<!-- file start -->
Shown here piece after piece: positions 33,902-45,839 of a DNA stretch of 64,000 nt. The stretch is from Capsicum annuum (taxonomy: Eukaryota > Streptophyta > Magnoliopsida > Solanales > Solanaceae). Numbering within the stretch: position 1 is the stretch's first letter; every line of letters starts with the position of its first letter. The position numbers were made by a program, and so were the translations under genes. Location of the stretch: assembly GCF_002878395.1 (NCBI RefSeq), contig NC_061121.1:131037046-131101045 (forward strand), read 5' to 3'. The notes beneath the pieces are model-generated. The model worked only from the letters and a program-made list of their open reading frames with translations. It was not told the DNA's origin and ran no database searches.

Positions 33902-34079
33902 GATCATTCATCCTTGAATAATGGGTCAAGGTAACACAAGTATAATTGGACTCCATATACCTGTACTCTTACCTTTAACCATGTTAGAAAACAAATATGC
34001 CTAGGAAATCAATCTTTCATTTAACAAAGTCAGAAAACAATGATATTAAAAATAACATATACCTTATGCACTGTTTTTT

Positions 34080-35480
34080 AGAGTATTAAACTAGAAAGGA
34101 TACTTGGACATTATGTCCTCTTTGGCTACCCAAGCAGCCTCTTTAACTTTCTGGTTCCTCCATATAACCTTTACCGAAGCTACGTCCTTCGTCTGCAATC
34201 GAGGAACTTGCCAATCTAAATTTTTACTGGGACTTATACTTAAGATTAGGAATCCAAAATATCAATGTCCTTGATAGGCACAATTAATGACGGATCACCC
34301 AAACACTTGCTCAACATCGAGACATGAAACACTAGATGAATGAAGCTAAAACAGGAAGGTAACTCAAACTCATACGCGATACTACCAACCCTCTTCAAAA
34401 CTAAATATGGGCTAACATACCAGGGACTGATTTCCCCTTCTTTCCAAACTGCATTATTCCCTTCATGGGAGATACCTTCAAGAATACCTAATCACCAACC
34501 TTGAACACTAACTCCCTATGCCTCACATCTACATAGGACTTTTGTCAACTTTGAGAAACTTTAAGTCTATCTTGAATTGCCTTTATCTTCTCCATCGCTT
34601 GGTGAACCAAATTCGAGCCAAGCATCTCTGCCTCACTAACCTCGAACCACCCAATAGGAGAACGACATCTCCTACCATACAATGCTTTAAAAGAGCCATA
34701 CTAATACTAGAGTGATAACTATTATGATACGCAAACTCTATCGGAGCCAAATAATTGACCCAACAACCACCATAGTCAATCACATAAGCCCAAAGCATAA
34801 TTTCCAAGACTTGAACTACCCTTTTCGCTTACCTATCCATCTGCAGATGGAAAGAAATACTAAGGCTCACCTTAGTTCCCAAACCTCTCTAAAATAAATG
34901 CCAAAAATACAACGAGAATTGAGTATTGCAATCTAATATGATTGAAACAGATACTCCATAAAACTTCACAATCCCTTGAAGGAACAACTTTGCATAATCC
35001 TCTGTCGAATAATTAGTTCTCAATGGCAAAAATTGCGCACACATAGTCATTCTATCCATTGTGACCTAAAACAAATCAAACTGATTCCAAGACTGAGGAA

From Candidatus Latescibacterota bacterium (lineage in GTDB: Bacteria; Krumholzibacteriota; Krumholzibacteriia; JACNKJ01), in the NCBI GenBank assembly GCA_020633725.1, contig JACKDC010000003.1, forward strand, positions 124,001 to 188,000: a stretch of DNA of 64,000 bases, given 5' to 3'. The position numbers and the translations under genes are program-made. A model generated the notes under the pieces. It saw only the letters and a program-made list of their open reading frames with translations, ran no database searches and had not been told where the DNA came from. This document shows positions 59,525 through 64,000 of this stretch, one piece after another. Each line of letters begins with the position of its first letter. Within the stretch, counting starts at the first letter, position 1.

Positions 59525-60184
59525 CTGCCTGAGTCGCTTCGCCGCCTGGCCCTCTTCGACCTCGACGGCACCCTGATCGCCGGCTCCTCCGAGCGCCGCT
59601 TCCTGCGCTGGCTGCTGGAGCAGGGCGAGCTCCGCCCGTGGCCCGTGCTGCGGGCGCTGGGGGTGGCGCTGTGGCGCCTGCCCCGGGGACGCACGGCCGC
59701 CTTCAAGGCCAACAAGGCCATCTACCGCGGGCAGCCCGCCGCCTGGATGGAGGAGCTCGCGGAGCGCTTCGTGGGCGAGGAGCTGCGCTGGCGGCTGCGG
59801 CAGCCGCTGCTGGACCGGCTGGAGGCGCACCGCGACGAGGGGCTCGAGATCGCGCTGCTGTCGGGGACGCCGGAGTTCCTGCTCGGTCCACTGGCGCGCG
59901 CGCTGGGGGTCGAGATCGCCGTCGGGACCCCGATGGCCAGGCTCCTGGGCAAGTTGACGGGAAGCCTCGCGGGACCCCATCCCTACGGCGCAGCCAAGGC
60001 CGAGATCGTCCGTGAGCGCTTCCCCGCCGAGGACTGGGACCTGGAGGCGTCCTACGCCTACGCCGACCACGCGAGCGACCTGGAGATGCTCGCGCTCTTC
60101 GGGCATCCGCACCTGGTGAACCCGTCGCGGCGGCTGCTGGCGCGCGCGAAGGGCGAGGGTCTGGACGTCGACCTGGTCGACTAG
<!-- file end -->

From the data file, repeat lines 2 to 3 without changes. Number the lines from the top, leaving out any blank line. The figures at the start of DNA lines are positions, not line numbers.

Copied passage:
Positions 33902-34079
33902 GATCATTCATCCTTGAATAATGGGTCAAGGTAACACAAGTATAATTGGACTCCATATACCTGTACTCTTACCTTTAACCATGTTAGAAAACAAATATGC